(Attempt at) Reflection in the Classroom: Reflection Sheets
A commonly used tool to teach students to reflect is reflection sheets or smiley systems.
Have you ever heard your students sigh over one of those sheets?
Admittedly, as teachers, we do tend to use them quite often, don't we?
From the sighs and the sweat and, most of all, the disappointing answers on those sheets, we quickly deduce that students either don't want to or can't reflect.
But what if...
... their sighs are caused more by yet another reflection sheet than by the act of reflecting itself?
... we expect students to reflect, but haven't really taught them how?
... self-reflection is expected but doesn't really yield anything for them?
These are all interesting questions! Questions that we can also answer from the perspective of self-regulated learning.
Self-Reflection is a (Teachable) Skill
Yes, self-reflection is indeed a self-regulation skill.
Students need to evaluate themselves, find explanations for their performance, deal with the emotions it brings up, and use the insights from their self-reflection in a constructive way. Quite a lot, and also somewhat challenging.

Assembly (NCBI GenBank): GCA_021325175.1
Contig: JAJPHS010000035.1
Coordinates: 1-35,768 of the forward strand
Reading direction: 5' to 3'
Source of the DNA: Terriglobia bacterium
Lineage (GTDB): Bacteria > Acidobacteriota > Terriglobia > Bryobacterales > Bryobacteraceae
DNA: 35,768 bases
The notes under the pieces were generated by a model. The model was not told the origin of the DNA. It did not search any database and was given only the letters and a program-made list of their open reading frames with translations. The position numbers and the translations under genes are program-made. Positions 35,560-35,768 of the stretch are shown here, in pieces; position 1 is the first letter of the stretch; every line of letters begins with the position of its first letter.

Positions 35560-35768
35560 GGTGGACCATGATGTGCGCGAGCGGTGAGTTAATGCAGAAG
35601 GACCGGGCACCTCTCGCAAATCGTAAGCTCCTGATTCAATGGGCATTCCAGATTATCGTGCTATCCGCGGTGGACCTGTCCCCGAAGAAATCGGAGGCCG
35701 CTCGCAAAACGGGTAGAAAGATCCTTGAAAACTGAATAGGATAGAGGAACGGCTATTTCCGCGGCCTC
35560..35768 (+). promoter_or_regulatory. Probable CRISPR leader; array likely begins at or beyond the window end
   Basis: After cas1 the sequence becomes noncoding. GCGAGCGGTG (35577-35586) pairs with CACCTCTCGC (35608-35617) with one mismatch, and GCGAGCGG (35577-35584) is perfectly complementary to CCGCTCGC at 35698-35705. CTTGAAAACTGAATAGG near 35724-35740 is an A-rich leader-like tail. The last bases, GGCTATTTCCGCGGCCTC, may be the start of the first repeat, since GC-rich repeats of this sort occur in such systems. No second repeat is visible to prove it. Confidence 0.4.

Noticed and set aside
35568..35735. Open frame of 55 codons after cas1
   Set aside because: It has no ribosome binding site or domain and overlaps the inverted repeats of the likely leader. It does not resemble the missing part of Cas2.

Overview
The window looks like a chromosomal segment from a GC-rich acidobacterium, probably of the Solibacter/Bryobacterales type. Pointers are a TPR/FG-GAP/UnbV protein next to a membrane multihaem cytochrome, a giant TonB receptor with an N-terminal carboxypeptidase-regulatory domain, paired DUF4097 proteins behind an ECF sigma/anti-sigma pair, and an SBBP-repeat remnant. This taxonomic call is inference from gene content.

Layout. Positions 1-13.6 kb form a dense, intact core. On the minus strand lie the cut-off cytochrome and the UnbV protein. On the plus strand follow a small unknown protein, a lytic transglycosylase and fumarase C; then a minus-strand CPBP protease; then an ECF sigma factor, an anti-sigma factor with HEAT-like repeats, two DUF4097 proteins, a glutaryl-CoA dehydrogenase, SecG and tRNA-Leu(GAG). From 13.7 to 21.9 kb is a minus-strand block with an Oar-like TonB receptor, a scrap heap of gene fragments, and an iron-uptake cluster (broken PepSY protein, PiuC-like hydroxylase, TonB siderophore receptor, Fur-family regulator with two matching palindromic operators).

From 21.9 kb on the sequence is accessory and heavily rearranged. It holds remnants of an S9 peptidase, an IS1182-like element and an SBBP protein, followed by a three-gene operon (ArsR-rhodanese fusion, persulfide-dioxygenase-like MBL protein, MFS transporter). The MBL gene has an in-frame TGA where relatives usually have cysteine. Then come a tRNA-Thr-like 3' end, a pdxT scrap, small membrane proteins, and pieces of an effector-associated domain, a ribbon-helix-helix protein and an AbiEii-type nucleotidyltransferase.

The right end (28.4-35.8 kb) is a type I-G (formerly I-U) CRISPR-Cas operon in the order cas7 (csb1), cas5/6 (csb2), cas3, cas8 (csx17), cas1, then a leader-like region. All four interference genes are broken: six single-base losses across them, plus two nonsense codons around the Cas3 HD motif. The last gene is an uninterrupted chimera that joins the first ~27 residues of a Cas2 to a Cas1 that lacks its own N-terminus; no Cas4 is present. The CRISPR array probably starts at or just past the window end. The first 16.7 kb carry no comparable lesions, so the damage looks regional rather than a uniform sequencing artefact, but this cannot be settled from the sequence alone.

My five-year-old made me pause once again to reflect on how easily we, as adults, often expect very difficult things from children. But also... that once you realize that, all is not lost. A few takeaways regarding self-reflection in young children:
Details Matter: It's difficult for everyone to reflect on something in general terms. Encourage children (and yourself) to reflect on very concrete activities. Some children also find it difficult to remember concrete things in the evening. Ask about rituals in the classroom that children do daily: Did you tell/hear something in the morning circle? Or use photos from the class blog to start the conversation. Or check the weekly report that the teacher shares for a concrete starting point.
Preparation Matters: The better you know in advance what you'll be reflecting on later, the easier it will be. It allows students to think about the question during a task or day and perhaps even keep some reflections. Concrete materials help you remember. Portfolios can be used for this purpose, but also consider a kind of learning diary where you ask students to reflect on certain times (close to or after a learning task). Then let them use those reflections to reflect on larger tasks or projects.
Gratitude Matters: I don't really like the idea that my five-year-old already thinks school is boring. Especially when he doesn't really mean it. By thinking concretely about what was fun and being grateful for it, I secretly hope to make it a habit to seek that feeling. After all, gratitude is a very powerful emotion! 🙏
At At the Heart of Learning, we help teachers (and parents) discover these self-regulatory skills - like self-reflection - in everyday life and provide tools to teach these skills. Self-regulated learning skills are truly all around us, ready to be seen and utilized. That's how each learner will get the chance to master learning and become a self-regulated rock star. 🎸 And that, dear reader, is our mission at At the Heart of Learning.
Image created with the help of Bing AI Image Generator